When I was a kid, I had excuses for everything. Why I didn’t do a chore, why this or that wasn’t my fault, etc. Maybe it’s growing older, or maybe it’s my military experience, or what I don’t know, but I really don’t care for excuses anymore. I feel ashamed for giving them, and so really I am more likely to just say, “I didn’t do blah blah blah,” or “I’m sorry I did blah blah blah,” than either of those followed by an excuse. Why? Because I’m an adult. I have responsibilities. If I gave my word, I gave it. If I couldn’t keep it, I shouldn’t have given it. There are plenty of reasons.
So what about being a follower of Jesus, and not just a fan? (I didn’t think of this, my priest wrote something like that in last Sunday’s bulletin.) What excuses am I going to say to the Lamb of God when he asks me why I turned my face away from the poor? Am I going to lie and say, “I didn’t know what you meant,” when he asks me why or how I was hard-hearted enough to look past people as though they weren’t right there?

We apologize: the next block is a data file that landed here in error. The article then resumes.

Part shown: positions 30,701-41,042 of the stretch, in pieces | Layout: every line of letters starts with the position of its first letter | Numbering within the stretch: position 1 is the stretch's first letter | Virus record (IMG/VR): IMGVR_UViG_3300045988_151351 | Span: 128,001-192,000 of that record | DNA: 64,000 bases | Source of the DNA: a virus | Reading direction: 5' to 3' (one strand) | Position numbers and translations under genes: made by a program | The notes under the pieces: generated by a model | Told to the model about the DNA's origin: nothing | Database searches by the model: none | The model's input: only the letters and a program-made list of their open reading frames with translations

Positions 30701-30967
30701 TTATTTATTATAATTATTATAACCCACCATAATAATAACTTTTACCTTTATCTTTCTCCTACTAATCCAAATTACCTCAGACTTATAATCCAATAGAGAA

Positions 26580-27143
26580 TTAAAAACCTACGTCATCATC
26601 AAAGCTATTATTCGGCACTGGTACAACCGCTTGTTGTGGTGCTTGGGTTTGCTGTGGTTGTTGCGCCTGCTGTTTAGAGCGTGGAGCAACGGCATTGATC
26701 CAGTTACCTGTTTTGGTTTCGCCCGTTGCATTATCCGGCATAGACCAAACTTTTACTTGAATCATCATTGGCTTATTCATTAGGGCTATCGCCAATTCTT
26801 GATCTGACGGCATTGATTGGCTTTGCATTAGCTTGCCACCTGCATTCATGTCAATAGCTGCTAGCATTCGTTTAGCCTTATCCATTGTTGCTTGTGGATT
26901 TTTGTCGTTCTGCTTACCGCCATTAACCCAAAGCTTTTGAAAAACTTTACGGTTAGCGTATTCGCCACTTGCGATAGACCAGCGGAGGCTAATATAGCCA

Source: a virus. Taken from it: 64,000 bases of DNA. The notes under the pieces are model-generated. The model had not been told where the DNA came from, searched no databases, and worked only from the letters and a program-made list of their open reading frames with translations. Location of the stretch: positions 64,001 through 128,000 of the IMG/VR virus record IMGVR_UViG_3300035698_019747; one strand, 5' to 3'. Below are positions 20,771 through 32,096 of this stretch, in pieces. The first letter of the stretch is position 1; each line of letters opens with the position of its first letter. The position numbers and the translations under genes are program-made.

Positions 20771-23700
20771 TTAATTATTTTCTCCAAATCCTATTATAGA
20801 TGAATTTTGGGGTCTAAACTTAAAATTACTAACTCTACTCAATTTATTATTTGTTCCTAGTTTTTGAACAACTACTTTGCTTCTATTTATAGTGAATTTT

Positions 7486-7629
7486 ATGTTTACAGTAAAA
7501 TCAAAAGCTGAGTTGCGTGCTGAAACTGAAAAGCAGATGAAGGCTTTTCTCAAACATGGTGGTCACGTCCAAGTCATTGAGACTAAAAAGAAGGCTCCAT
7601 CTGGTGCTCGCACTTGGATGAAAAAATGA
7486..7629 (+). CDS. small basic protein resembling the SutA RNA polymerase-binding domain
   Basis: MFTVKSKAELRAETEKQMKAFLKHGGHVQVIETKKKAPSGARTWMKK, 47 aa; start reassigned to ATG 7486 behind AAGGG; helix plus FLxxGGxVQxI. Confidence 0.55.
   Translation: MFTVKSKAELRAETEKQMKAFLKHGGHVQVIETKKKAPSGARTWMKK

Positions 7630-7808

There are many, many instances in my life in which I did one of those things. Arguably, my entire lifestyle is evil because I don’t give all that I have. I do live in excess. I don’t always give even when I have the ability. Sometimes people have called me generous, but I’m not; it’s just that a lot of people have a low standard for generosity.
Today I didn’t want to go to school. I was tired. It’s ordinarily a gym day (after school), but I decided I wouldn’t work out after all, or if I did, it would be this evening. There wasn’t any question about going to my math class, but I did consider more than once just skipping my speech class so I could go home early… but I didn’t.
Then I was hungry. It didn’t help that I drank coffee at school, which sort of gnarled up my stomach… but after all these things, I eventually decided to just go to both classes, then go to the grocery on the way home. Was it fate? Was it the will of God?